The game begins when the hero assumes the role of a stranger who arrives at Tantegel Castle. A castle guard tells him that a dragon has captured the princess and is holding her captive in a distant cave. Determined to rescue the princess and defeat the Dragonlord, he discovers an ancient tablet hidden inside a desert cave; carved on the tablet is a message from Erdrick that outlines what the hero needs to do to follow in Erdrick's footsteps and defeat the Dragonlord. The hero eventually rescues Princess Gwaelin, but realizes that in order to restore light to Alefgard, he must defeat the Dragonlord at Charlock Castle. After the hero collects a series of relics, he creates a bridge to reach Charlock and fights his way through the castle before finally confronting the Dragonlord. At this point the hero is given a dialogue choice – to side with the Dragonlord or to challenge him. If the player chooses the former, the game ends, the hero is put to sleep, and the game freezes. In the Game Boy Color remake, the hero instead wakes up from a bad dream. If players choose to fight, a final battle between the hero and the Dragonlord commences.

Once the hero defeats the Dragonlord he reclaims the Ball of Light, eradicating all monsters in Alefgard, and triumphantly returns to Tantegel Castle where King Lorik offers his kingdom as a reward. The hero declines and instead wishes to find his own kingdom. The hero, accompanied by Princess Gwaelin, set off in search of a new land.

Gameplay[edit]

Battling a Slime in the Nintendo Entertainment System version

Before starting the game, the player is presented with a menu with three options: starting a new game, continuing an existing game, or changing the message speed. If the player starts a new quest, they must input a name for the hero character. The name has an effect on the hero's initial ability scores and his statistical growth during his adventure. Each stat falls into one of two categories, one with faster growth than the other, and the game determines which path each stat uses with a formula based on the kana or letters in the character's name.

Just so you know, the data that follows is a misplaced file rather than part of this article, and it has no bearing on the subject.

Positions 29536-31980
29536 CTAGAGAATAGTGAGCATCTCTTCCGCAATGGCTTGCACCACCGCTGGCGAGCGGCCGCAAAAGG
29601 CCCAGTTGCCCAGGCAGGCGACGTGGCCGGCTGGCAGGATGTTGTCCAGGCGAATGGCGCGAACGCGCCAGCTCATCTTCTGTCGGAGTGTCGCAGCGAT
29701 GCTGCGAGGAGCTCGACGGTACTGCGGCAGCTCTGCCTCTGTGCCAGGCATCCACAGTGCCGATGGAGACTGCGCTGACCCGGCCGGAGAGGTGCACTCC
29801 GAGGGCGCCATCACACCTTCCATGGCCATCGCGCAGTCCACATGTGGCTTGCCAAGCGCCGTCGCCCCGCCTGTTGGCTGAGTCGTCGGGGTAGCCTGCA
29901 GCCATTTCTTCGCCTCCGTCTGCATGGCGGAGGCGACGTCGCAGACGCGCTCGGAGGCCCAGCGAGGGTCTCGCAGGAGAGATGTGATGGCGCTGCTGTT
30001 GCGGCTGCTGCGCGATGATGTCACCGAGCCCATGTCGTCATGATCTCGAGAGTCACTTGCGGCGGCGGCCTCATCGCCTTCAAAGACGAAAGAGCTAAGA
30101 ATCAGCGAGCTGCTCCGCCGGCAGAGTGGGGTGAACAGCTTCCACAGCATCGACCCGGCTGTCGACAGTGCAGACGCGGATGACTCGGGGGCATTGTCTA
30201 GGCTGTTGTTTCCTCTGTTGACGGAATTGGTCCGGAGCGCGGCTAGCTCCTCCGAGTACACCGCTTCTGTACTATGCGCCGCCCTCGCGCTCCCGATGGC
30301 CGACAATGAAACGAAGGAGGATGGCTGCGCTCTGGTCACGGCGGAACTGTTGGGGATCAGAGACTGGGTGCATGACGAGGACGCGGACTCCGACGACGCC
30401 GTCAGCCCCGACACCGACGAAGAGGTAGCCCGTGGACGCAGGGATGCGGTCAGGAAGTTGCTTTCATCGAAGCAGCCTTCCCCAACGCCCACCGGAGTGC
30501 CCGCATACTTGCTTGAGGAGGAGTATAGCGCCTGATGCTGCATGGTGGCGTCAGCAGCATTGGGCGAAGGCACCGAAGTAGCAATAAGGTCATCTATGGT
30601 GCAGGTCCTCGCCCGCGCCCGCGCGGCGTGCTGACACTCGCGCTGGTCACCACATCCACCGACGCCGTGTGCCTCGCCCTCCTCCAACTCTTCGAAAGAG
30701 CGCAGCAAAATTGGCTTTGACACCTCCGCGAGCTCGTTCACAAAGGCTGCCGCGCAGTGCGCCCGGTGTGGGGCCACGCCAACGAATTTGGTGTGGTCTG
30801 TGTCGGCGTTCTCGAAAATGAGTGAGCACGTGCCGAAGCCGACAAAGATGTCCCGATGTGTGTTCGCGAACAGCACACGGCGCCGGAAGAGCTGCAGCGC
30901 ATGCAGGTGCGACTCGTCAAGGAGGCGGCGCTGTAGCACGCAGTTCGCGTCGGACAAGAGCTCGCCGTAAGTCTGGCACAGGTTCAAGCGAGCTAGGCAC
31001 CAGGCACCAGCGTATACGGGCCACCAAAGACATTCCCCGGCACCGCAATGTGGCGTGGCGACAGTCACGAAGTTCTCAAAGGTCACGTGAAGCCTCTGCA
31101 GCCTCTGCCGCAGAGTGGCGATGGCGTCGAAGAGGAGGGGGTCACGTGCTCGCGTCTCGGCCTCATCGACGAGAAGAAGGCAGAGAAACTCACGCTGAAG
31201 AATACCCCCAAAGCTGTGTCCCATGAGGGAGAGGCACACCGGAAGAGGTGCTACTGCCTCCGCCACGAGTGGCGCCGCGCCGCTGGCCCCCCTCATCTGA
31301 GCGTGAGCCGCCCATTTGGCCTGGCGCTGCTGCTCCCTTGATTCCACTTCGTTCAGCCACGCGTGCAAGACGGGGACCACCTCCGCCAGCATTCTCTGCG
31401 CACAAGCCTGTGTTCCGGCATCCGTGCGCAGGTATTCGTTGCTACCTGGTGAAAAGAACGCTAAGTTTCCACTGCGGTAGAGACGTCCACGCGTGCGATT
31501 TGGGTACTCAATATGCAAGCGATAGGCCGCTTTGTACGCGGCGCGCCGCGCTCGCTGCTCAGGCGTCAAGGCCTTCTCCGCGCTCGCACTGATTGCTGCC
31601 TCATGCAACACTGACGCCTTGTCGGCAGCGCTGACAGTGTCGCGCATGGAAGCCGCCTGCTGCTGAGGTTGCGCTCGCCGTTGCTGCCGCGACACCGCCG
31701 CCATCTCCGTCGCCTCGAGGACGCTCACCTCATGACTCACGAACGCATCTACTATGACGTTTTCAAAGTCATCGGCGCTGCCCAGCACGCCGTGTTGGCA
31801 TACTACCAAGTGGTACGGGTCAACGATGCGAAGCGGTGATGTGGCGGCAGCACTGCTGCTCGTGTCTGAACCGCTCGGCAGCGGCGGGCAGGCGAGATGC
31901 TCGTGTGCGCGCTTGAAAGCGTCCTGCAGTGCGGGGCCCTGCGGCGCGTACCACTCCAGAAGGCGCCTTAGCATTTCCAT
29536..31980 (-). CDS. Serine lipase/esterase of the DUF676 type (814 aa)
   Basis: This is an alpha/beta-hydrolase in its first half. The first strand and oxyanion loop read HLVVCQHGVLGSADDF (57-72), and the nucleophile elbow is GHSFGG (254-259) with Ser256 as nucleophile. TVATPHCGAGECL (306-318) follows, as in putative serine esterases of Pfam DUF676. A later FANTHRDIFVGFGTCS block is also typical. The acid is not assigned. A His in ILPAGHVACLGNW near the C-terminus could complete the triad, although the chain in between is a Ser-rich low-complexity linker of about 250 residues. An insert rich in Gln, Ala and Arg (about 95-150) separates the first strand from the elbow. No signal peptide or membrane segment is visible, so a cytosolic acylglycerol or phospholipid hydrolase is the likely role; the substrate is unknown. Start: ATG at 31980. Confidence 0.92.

The game starts in King Lorik's chamber in Tantegel Castle, where the hero receives information about the Dragonlord and the stolen Balls of Light. After receiving some items and gold, the hero sets out on his quest. He spends a lot of his adventure talking to townspeople and gathering information on how to progress in his adventure. Whenever the hero stops moving, a status window appears on-screen, showing his current experience level (LV) and the number of hit points (HP), magic points (MP), gold (G), and experience points (E). This display is also shown during battles.

There are no restrictions as to where the hero can travel on the world map. As the hero roams around the world map or a dungeon, he encounters individual monsters at random. On the world map, the encounter rate is the lowest on fields but the highest in forests and on hills. Enemies that are farther from Tantegel Castle become increasingly more powerful, so to safely progress to later areas, the hero must defeat enemies to earn experience points. These gradually add toward leveling up the hero, improving his strength, agility, speed, and the ability to use magic spells. The caves which the hero explores are dark and require the use of a torch or the RADIENT spell to display a temporary field of vision around him.

Battles are turn-based, and they are fought from a first-person perspective while the hero remains off-screen. The hero can utilize four commands during battle:

  • Fight: The hero attacks the enemy with his weapon (or fists if he is unequipped).
  • Run: The hero tries to escape from a battle. This command is usually used if the hero is low on HP.
  • Spell: The hero uses magic that can either heal him or damage the enemy.
  • Item: The hero can use herbs to replenish his HP.

During combat, if the monster attacks the hero, he takes damage and loses HP. If the hero is low on health, the display turns red. If the hero's HP falls to zero, he dies, and is taken back to King Lorik to be resurrected, and loses half of his gold as punishment. Every time a spell is used, the hero's MP decreases, and every spells costs a different amount of MP. The hero can recover both his HP and MP by resting at an inn in a town. As the hero earns more gold, he can purchase items and improved weapons and armor at stores located in towns. The hero has limited inventory space, so he must manage his collection along the way.

Alternate versions and re-releases[edit]

In several of its re-releases, Dragon Quest was bundled with Dragon Quest II.